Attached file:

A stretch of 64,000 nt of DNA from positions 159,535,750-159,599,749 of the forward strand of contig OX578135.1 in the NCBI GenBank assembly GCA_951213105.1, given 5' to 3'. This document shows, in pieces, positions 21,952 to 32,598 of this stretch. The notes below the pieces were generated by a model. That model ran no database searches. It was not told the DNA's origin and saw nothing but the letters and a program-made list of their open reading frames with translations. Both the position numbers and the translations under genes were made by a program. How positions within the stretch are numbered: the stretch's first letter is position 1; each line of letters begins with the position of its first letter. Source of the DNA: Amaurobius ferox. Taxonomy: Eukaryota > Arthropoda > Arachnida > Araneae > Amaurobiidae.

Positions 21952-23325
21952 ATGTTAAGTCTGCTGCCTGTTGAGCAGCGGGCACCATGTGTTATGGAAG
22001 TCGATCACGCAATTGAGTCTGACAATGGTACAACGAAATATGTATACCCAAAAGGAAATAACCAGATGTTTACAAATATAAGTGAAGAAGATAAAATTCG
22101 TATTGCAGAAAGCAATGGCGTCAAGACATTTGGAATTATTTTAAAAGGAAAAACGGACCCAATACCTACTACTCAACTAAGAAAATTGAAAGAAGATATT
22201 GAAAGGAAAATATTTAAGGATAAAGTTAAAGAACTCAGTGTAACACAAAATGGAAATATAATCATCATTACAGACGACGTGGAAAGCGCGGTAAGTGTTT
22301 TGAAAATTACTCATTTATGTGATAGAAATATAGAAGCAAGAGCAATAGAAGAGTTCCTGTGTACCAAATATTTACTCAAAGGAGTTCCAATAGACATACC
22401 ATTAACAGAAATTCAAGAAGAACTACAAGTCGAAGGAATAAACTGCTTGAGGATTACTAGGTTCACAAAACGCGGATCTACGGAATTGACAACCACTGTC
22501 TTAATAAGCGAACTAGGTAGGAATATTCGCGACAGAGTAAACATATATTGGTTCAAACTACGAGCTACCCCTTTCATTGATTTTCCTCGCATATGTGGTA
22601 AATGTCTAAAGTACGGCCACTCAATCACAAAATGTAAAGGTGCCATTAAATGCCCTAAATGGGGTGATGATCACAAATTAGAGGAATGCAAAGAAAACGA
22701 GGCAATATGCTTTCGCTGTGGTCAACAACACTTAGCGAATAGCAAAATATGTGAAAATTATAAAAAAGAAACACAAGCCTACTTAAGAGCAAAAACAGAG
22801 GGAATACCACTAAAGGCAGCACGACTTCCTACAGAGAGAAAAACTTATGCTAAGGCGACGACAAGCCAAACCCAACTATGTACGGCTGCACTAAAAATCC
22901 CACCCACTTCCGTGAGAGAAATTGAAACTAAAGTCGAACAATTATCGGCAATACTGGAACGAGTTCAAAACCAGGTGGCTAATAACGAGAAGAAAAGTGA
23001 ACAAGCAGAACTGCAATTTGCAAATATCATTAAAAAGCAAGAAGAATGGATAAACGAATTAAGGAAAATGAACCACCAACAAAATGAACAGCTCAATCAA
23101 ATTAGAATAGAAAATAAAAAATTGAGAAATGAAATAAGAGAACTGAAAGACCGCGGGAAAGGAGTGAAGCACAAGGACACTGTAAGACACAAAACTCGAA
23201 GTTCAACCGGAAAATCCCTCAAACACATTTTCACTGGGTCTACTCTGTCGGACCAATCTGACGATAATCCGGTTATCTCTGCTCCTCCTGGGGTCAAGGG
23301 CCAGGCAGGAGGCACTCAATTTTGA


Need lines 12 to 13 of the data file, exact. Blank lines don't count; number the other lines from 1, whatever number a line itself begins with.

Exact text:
22801 GGAATACCACTAAAGGCAGCACGACTTCCTACAGAGAGAAAAACTTATGCTAAGGCGACGACAAGCCAAACCCAACTATGTACGGCTGCACTAAAAATCC
22901 CACCCACTTCCGTGAGAGAAATTGAAACTAAAGTCGAACAATTATCGGCAATACTGGAACGAGTTCAAAACCAGGTGGCTAATAACGAGAAGAAAAGTGA